No. Okay. <laugh> and people have asked me if I'm an adrenaline junkie. I also did great white shark diving off of South Africa as well.
You just had a death wish on this particular trip. So
That particular trip, I was married at the time and my ex-husband, his one bucket list item was to see great white sharks. So me being the wonderful wife that I was <laugh>, I planned this whole trip around the shark diving. But while we were there I was gonna throw in stuff that I wanted to do too. So we did some other things around town, but I saw that repelling attraction and I was like, you know what? We're here kind of like when in Rome kind of situation. And I thought it'd be cool and I'd have cool stories to tell after, but it's seriously the most scared I've ever been in my entire life.
So I think back to the days when I was at the community pool and I would get onto the high dive <affirmative> thinking, oh yeah, I can do this. And then I get to the edge of the high dive and I look down and I go, no, no, no. Was that where you were at?
Yeah <laugh>. So my ex-husband went first and then I went and just that first couple of steps, cuz you have to make your body into an L. So from your hips down to your feet are horizontal <affirmative> and your feet are touching the side of the wall of the cliff. So as an L you're kind of slowly making your way down, but if you don't do it just right, you're gonna slam your face into the wall, which I did a couple of times until I could get my feet back in the right place. But I slowly was making my way down. But I was terrified <laugh>, and I was actually breathing so hard that my mouth completely dried out. And then I started coughing and choking cuz I had no spit in my mouth. Yeah, <laugh> it. Yeah. And then the worst part was at one point the cliff face went into a cave <affirmative> and I didn't realize that was going to happen. So I hear my ex-husband from below screaming, look down <affirmative> and I thought he was just being a jerk and trying to scare me or
Whatever. Oh yeah. Cuz everybody says never looked down. Right,
Exactly. So am I allowed to curse on here? <laugh>,
So I'll bleep you.
Okay, well, so he's yelling at me to look down and I say, beep you <laugh>. And he's like, no, really, you need to look down. So I looked down and I realized that a few feet below me was where the cliff wall went inward into a cave kind of thing. So my mind just froze and I was like, well what am I gonna do now? I'm stuck. It didn't occur to me that I could just keep lowering myself with the rope without my feet touching the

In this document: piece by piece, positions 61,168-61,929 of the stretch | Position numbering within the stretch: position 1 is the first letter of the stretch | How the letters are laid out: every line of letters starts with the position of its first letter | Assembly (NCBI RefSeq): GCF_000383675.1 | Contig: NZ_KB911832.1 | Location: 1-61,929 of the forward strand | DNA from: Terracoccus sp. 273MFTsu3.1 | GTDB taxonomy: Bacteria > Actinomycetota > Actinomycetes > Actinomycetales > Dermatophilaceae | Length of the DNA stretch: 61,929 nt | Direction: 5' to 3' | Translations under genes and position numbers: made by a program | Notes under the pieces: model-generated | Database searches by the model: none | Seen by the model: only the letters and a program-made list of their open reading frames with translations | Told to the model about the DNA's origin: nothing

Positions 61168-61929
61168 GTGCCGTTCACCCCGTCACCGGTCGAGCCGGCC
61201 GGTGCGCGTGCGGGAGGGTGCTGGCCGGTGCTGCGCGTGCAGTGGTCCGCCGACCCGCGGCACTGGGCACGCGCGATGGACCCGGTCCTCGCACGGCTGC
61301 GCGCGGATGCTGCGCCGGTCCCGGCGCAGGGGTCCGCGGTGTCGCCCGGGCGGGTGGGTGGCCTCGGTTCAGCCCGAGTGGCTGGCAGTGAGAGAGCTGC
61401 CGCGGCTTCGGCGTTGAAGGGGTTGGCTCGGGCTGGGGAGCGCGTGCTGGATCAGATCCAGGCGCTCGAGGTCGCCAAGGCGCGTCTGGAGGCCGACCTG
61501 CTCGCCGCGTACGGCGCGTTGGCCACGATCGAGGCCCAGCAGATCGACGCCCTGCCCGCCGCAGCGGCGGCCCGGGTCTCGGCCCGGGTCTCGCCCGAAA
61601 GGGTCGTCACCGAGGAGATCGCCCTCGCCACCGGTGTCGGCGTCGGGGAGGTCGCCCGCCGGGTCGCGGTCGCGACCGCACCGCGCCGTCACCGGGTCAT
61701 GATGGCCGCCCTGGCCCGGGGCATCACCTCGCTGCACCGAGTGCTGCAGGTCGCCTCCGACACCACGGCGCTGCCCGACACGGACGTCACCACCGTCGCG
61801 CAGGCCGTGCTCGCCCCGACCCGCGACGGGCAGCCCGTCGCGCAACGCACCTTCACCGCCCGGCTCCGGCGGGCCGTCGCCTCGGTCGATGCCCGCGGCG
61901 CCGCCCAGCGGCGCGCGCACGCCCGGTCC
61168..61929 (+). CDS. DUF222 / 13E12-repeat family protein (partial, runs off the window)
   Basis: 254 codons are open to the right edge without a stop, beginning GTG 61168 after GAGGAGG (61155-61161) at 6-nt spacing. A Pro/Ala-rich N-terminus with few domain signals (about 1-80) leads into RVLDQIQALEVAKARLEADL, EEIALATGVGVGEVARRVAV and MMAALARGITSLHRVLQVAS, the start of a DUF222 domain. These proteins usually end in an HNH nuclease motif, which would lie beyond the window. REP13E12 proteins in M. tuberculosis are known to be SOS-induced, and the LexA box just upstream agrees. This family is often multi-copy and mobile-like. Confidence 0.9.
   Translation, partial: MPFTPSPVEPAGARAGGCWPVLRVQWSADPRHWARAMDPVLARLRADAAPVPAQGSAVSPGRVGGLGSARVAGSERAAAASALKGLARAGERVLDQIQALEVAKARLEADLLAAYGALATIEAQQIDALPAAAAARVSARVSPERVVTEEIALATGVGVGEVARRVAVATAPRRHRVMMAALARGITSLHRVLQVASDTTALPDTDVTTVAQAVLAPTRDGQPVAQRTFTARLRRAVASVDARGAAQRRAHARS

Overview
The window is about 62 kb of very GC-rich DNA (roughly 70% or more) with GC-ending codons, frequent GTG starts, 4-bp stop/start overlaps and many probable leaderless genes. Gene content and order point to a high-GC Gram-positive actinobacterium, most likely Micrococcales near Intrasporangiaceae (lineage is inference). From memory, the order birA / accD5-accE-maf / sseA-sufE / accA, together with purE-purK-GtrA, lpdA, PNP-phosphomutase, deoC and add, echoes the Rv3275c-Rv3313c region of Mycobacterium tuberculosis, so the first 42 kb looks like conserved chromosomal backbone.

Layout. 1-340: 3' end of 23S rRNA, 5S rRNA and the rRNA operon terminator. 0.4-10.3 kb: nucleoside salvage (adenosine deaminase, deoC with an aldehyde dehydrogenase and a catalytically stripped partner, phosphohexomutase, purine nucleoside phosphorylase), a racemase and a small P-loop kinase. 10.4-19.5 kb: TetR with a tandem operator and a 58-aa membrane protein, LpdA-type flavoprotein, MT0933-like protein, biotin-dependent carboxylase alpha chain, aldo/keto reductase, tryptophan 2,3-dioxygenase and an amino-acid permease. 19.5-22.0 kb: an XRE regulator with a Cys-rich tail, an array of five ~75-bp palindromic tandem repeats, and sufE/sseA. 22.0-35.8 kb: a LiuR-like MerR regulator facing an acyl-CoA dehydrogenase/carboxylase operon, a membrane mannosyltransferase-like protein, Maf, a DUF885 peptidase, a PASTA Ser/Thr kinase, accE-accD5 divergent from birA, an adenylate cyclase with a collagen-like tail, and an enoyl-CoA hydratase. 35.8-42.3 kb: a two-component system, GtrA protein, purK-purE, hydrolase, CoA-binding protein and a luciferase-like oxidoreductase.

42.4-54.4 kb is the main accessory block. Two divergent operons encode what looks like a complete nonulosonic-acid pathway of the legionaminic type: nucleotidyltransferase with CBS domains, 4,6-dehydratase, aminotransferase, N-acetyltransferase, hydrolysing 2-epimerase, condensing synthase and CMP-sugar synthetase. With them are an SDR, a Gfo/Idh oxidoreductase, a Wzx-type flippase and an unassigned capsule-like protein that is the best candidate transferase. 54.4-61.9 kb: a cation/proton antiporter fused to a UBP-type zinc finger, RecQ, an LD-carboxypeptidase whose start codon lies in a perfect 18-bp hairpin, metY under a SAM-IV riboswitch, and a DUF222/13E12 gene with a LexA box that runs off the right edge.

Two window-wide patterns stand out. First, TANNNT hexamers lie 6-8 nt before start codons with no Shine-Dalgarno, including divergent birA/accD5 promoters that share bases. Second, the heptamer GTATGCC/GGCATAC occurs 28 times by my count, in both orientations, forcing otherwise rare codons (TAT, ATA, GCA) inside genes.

Wall. Oh man.
So it finally did when my ex husband kept screaming at me to keep going, <laugh>. So I kept letting off rope, letting off rope, and then I was just kind of dangling there. But it kept going down slowly, slowly, slowly and slowly because I wasn't with my feet up against anything. I started to turn on the rope a little bit and I actually turned and faced outward towards the city and the ocean and everything. So I would've appreciated the view more if I wasn't just trying to get the hell down <laugh>. But eventually I got down and my legs were jello, I completely crumbled the floor and I had to sit there for a good five minutes before I could start the
Walk. What was that feeling when your feet first left the rock and you're now dangling?
I, I'm telling you, I was terrified. It's the most scared of my entire life. Yeah.
I can't imagine. It
Was great. Yeah I'm glad I did it. Yeah, I wouldn't do it again <laugh>, but I'm glad I did it.
So you're not gonna be jumping out of airplanes anything?
I actually have jumped out
<laugh>. Have you? So which was more scary
Still the repelling. Really? Yes.
Wow. Why? Because you had a buddy with you when you were going down or
I think the scary part about the airplane is the first few seconds but it actually isn't very long <affirmative> when you're first just falling because then once they open the parachute and then you're just floating, it's so peaceful and calm. And if you're lucky to be doing it over a nice area, in my case, I did it in central Florida in Titusville <affirmative>. So I could literally see Kennedy Space Center. If I strained my eyes, I could look towards Disney World. So yeah, it was a shorter time of panic <laugh> versus the very long time it took to get down Table Mountain.
Oh man. Yeah,
I can't imagine. But I swear I'm not an adrenaline junkie. I really am not <laugh>. Well,
If you're like me, I just like to test myself every once in a while just to see. Yeah. I say I'm, I'm not really scared of heights. I'm more scared of sudden falls and quick death. So I mean, I try to get my mind around the idea that I can do this, other people have done it, I can do this.